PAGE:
Ecuador and Venezuela have moved troops to their borders with Colombia in an escalating row over the killing of a Farc rebel leader in Ecuador.
Venezuela ordered the deployment of 10 battalions
Ecuador and Venezuela have also both expelled Colombian diplomats.
Colombian troops entered Ecuador on Saturday in a raid that killed Colombian rebel leader Raul Reyes.
Colombia's foreign minister said he regretted that troops had to cross the border, but said it had been necessary "in the fight against terrorism".
"The Colombian government has never wanted to disrespect or violate the sovereignty or integrity of the sister republic of Ecuador," Fernando Araujo said.
A spokesman for Colombian President Alvaro Uribe said that during the raid, troops had found documents that provided information that "[Ecuadorean President Correa] has a relationship and commitments with Farc",
Police commander Gen Oscar Naranjo said one document showed Reyes had met Ecuador's minister of internal security and that they discussed Mr Correa's "interest in making official relations with the Farc".
On Sunday, Mr Correa announced the expulsion of Colombia's ambassador in Ecuador.
The Ecuadorean president also said he was calling for an immediate meeting of the Organization of American States and the Andean Community of Nations.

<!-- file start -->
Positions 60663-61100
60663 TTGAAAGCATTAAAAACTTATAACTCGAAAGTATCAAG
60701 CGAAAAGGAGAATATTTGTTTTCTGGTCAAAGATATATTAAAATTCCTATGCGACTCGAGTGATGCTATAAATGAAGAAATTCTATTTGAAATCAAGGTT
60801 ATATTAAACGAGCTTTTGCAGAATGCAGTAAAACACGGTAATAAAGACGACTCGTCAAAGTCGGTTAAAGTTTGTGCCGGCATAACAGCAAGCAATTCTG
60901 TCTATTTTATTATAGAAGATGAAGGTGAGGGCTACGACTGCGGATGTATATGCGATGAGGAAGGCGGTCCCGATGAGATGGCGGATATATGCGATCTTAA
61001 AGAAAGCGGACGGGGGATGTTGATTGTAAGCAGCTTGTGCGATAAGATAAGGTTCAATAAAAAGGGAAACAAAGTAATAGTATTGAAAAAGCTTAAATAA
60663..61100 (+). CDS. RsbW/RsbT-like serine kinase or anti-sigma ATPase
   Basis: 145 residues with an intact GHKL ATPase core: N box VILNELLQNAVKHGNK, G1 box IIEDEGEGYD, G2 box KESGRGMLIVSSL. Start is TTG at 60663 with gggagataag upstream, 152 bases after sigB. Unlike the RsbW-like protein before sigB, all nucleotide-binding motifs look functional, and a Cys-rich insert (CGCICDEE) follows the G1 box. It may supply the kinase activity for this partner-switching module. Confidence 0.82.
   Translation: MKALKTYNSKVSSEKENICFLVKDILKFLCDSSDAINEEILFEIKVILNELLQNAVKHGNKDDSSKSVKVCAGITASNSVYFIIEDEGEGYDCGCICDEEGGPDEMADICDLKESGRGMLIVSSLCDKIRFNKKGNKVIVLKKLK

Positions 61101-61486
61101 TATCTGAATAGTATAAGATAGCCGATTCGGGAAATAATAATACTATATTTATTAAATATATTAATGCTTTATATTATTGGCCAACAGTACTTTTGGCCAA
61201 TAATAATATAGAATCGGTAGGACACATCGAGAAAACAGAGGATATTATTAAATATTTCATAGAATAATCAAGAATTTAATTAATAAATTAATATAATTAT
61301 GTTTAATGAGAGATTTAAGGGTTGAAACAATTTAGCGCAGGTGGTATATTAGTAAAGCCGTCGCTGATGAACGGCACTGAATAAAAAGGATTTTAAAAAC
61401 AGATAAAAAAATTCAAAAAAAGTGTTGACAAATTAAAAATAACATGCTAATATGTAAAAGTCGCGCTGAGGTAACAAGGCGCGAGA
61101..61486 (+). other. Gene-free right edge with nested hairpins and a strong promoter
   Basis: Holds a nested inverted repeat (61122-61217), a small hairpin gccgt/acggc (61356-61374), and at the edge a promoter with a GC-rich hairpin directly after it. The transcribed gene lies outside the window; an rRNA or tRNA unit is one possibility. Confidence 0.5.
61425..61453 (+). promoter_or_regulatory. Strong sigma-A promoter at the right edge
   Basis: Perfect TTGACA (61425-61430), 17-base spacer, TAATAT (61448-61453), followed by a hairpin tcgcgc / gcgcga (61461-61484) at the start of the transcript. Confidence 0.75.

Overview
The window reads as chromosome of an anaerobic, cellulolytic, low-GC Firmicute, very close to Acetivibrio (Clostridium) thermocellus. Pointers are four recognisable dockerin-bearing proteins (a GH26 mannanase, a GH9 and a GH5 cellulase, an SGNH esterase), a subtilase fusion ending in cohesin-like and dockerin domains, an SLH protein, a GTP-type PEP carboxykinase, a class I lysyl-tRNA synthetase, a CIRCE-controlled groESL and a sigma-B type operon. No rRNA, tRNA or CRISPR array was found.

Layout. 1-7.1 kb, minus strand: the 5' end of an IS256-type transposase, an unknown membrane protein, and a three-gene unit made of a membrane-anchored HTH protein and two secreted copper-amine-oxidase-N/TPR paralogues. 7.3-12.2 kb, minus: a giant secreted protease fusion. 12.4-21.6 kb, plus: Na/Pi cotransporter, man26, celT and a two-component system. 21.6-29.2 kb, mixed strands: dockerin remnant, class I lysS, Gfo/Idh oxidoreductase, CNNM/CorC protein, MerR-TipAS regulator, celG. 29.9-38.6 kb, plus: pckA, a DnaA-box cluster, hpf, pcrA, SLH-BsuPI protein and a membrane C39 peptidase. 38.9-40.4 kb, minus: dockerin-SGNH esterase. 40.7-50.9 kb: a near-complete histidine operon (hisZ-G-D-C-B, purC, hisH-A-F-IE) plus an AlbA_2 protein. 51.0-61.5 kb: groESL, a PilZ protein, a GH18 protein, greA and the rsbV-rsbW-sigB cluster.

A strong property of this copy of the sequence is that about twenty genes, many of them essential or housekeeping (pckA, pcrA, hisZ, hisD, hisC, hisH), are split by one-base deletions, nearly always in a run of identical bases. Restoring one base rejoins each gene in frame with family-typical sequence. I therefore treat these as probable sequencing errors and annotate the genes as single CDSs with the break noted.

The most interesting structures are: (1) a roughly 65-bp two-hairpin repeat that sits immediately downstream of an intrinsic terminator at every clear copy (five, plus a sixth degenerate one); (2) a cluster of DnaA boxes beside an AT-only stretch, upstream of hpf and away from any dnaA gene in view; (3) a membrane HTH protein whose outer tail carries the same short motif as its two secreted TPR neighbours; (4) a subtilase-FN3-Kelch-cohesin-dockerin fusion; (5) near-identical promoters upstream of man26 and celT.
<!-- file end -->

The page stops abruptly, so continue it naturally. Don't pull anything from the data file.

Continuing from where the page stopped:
Spain and a number of Latin American countries including Mexico, Argentina and Brazil have offered to mediate in the dispute.
Speaking on his weekly television show, President Chavez said Venezuela's embassy in Bogota would close.
He lamented the killing of Reyes - whom he called a "good revolutionary" - when he spoke on his show, "Alo, Presidente".
Mr Chavez has been mediating with the Revolutionary Armed Forces of Colombia - or Farc - to secure the release of hostages the rebels hold, and six have so far been freed under this initiative.
Colombia's defence minister had described the death of Reyes as the "biggest blow so far" to Farc.
But Mr Chavez described the strike as "a cowardly murder, all of it coldly calculated".
He said Colombia had "invaded Ecuador, flagrantly violated Ecuador's sovereignty".
Mr Chavez addressed his defence minister, asking him to "move 10 battalions to the border with Colombia for me, immediately" - a deployment likely to involve several thousand soldiers.
"The air force should mobilise. We do not want war. But we are not going to let them... come and divide and weaken us."
Colombia's government has received billions of dollars in aid from Washington to fight the guerrillas - as the US, along with the EU, views Farc as a terrorist organisation.
Colombian troops have recently retaken control of areas previously held by rebel groups, but Farc retains a strong hold over Colombia's more remote regions.